Rian Johnson has even gone on and started another successful franchise from the murder mystery genre with Knives Out. A true gift to murder mystery lovers as this will spawn copycat films and TV shows that will hopefully stand on the same level with Johnson’s franchise and not flounder like Kenneth Branaugh’s Hercule Poirot installments.
On the other hand, the Sequel Trilogy was a continuation of the events of the Original Trilogy, which is considered the Bible of Star Wars. And JJ Abrams did what JJ Abrams tends to do, copy the bones of the beloved original with some slight surface tweaks.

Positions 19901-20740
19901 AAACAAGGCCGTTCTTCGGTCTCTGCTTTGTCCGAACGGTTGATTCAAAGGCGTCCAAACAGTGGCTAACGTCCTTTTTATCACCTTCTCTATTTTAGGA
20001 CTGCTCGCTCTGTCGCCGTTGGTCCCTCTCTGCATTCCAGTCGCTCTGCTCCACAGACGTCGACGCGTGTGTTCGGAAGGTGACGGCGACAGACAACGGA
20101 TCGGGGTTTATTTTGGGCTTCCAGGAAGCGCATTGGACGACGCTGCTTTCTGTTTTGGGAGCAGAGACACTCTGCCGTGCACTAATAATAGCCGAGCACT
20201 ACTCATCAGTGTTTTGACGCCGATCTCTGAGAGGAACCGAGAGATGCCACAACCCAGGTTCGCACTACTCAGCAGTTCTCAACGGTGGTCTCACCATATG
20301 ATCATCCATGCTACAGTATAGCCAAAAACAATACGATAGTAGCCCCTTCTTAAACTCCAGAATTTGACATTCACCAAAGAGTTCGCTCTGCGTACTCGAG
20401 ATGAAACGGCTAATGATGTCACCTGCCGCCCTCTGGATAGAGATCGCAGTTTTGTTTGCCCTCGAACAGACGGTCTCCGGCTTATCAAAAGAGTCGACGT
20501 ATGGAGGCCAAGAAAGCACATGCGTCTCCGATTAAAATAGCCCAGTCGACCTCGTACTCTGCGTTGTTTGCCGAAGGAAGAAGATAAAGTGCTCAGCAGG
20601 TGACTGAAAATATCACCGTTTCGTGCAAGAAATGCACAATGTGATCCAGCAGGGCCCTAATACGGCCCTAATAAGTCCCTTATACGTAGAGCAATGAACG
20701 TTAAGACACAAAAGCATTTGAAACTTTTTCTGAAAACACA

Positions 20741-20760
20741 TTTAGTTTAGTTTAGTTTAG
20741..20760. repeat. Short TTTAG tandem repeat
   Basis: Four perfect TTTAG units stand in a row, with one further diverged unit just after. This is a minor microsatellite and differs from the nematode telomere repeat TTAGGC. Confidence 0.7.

What Rian Johnson offered with The Last Jedi was an opportunity for the Sequel Trilogy’s own The Empire Strikes Back moment (two of them, in fact), both of which were regressed by JJ Abrams in The Rise of Skywalker.
The first was Kylo Ren killing Snoke to become the Supreme Leader. Unlike Darth Vader, who was a pawn to the Emperor, Ren cut down his Master when the former thought he had the upper hand. This turn, followed by the confrontation with Luke, opened the door to exploring the weight of a family legacy like the Skywalkers. Contrast this with a powerful Force-user like Rey, who was set up as a “nobody,” and you have fascinating commentary about identity and who gets to be a hero in the Star Wars universe. Rey struggles with finding balance and desperately wants to know about her parents. Despite joining the Resistance and having friends, she is still that little girl left on Jakku to fend for herself.
The Bad: Uneven Character Journeys